Saturday, October 4, 2003

Yeah, I skipped a week. So sue me. I've got a presentation in Palm Springs in one week, and I'm making no headway in polishing up the code.
To the left is Edina. Dear, sweet Edina. Edina who craps in the bedroom in the middle of the night.

I hauled myself out of bed early for Julian's first league game. It's important to be as quiet as possible when you get up at 5:30 AM, because you don't want to wake up the rest of the house. So I tiptoed into the bathroom to rinse, and landed barefoot in a beagle pile. Thanks, Edina. Really appreciate it. Dummy.

The game itself was notable for the first appearance of Loudmouth Dad, who had two kids playing for the opposition. He started the day by climbing on the glass and yelling at the ref that our goalie was suspiciously kicking the net out of position. He then turned to one of us and explained that it just seemed strange that every time the goalie had pressure, the net moved. So she said that the goalie was her son, and that he doesn't do that, and Loudmouth backtracked to say that it only SEEMED like he was. Gotcha.

After he was told to stop hanging on the glass and bothering the refs, he paced up and down for much of the game, his piercing voice shouting encouragement in that way that said "if your team loses, you're going to be finding another ride home." Their team went up 2-0, but only had ten skaters so they got tired at the end. As the Rebels tied the game, Loudmouth went out to the rink lobby for a refreshingly illegal Marlboro. He then came back sans ski cap, and started standing with our group of parents again. Until one of us looked at him and said "What are you doing back here?" The Rebels pulled the game out, 3-2, and we were relieved to find that he hadn't put a telephone pole through any of our windshields.

Lo and behold, I found an ad in Newsday for the night's exhibition game (Isles vs. Devils) and a promise of cheap seats available through, Ticketmaster, or at the box office. I tried, but no luck. They told me that the game was not currently on sale. So I called Ticketmaster. They gave me a helpful nugget - I would be on hold for about six minutes. 27 minutes later, a human picked up. And then put me back on hold before I could say no. It turned out that the ad was lying - to get tickets you had to go to the box office. However, they would be kind enough to let me try six free issues of Sports Illustrated, which .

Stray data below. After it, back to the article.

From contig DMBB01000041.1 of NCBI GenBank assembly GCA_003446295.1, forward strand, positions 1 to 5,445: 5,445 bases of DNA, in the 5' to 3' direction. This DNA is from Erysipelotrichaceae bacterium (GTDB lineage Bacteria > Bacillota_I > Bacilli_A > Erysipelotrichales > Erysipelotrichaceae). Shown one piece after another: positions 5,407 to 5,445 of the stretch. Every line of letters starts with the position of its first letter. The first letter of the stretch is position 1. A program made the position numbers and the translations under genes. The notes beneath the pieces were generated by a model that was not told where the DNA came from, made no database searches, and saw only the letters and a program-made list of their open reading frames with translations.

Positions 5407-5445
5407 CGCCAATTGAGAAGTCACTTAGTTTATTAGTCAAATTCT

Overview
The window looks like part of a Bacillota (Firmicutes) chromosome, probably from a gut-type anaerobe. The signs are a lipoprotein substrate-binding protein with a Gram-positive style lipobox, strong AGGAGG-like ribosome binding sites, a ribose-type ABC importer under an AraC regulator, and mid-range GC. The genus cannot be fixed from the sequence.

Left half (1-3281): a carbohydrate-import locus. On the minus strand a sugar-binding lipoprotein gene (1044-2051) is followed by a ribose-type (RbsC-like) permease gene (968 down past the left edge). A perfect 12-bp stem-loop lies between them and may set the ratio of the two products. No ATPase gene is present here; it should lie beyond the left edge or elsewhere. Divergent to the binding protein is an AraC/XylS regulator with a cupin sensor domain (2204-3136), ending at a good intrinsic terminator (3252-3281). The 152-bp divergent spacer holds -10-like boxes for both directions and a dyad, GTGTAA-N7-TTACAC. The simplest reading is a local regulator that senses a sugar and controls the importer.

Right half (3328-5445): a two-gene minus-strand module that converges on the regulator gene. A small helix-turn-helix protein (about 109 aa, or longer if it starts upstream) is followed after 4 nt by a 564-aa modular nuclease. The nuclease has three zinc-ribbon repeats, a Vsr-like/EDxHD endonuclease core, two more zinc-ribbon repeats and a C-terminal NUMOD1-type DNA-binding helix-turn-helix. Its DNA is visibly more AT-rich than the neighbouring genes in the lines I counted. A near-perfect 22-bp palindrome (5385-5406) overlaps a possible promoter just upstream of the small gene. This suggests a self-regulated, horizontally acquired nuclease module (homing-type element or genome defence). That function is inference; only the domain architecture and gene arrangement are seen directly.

Walkup traffic at the game was brisk, and after a 15 second wait I was able to procure seats in section 102, row F. I finally got my wish - to see the Isles beat the Devils at least once in person before I croak. They actually looked really good. The power play wasn't pathetic. DiPietro made some acrobatic saves (and his expected saves had that nice hard thud sound of puck on stick, the one you never got with Osgood). Most interestingly, the feeling of complete suffocation that you'd experience against the Devils in the past just wasn't there. I don't know how much of that was the Devils playing poorly and how much was a patient attack of the NZT, but it worked. They scored five goals and looked good doing it. Instead of dumping it in from the red line and chasing in vain as Brodeur started a rush the other direction, the Isles regularly got the puck in, kept it in, and had someone in front of the net to create 1-on-1 situations that ended up in goals.

The other interesting sign was that their new coach, Sy Sperling, really rolled lines instead of playing favorites. Cairns was out there in all situations, and he handled himself well. He might actually become more than just a hard-hitting sixth option. During a 3-on-5 situation in the third, Bergenheim was out there as the sole forward. I actually have hopes for this team again. Meanwhile, I've realized that Shawn Bates's penalty shot against Toronto, the greatest single sports moment I've ever seen live, ended up retarding the team's growth last year as he was given far too much responsibility. It looks like things are back in balance this year.

And, I must add, it seems like common sense, but if you've never been to a hockey game close-up, do it this year. It's incredible how hockey can be three completely different games. Watching it on TV is nothing like being at the arena. And sitting near the top of the arena is nothing like watching it only a few rows back. You can see what the players are saying to each other, all the jostling and shots behind the play, the little head nods telling other players to move in a particular direction, all the chatter with refs, and even see them laughing with each other. In the first period, Janne Niinimaa was backing up when one of the Devils unleashed a slapshot at him. As he wound up, you could see Niinimaa bracing for the puck's likely impact on his shins, and his face screwed up to look like the Sta-Puft Marshmallow Man during his last moments. It's a whole lot of fun.

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